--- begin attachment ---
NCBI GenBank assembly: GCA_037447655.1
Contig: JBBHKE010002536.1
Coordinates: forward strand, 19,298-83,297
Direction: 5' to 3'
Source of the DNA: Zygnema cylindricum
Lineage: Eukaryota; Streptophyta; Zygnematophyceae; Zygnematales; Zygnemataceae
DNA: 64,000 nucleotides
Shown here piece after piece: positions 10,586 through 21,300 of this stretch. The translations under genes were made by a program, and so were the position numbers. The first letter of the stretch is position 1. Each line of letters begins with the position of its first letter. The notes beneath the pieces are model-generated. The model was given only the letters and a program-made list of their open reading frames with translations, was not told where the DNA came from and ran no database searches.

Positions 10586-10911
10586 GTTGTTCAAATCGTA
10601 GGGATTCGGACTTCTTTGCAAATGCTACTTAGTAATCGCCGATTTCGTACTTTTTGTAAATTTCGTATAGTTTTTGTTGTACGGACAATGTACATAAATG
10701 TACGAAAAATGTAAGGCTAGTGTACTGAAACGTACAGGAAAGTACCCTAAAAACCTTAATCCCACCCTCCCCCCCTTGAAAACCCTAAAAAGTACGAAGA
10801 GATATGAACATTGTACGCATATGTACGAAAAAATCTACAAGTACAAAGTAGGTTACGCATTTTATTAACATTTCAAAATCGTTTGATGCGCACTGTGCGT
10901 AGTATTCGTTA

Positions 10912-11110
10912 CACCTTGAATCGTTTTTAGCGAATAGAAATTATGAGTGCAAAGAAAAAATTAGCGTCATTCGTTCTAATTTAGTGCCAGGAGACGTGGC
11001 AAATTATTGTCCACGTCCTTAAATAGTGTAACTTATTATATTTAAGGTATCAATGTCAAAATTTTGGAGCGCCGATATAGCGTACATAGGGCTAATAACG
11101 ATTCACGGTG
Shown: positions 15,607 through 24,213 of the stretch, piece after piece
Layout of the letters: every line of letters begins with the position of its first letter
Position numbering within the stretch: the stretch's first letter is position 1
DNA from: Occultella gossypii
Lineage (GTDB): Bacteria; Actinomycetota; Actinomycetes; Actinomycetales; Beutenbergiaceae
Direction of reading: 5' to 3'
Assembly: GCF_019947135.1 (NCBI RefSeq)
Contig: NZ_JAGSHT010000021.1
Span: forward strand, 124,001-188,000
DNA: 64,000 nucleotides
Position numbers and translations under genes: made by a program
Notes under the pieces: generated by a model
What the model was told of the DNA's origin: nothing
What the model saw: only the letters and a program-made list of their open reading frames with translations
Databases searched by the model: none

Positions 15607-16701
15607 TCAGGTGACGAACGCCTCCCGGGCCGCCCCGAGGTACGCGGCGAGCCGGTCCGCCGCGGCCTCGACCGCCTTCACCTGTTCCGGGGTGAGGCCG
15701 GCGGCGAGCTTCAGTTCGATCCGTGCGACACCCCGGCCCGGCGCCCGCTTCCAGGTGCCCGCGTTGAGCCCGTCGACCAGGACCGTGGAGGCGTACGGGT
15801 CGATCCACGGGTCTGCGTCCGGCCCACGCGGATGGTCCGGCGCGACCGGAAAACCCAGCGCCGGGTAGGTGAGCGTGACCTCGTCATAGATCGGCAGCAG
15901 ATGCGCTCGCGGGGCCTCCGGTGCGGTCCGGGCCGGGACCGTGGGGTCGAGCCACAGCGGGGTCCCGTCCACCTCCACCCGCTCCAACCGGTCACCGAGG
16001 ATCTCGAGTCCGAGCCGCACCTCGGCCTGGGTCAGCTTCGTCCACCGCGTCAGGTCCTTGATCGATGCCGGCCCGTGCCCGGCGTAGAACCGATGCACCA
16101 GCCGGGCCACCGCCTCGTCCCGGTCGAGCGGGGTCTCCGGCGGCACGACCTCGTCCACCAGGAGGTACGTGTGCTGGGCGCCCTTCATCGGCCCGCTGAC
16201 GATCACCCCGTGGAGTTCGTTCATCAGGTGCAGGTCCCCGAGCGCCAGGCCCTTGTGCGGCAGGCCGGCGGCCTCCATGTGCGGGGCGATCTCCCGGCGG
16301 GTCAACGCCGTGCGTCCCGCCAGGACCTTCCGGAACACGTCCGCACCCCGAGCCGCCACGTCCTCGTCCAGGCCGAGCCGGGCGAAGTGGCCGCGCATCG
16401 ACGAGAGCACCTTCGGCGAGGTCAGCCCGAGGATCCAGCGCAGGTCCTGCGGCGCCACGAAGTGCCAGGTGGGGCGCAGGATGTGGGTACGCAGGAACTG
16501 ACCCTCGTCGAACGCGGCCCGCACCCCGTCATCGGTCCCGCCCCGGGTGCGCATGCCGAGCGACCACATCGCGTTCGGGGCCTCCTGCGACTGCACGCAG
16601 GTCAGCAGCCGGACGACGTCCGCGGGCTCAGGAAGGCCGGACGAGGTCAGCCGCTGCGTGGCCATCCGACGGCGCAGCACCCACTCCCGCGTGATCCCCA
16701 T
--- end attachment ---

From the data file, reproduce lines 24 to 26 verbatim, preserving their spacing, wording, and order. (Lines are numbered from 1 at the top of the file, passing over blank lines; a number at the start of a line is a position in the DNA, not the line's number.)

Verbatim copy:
Direction of reading: 5' to 3'
Assembly: GCF_019947135.1 (NCBI RefSeq)
Contig: NZ_JAGSHT010000021.1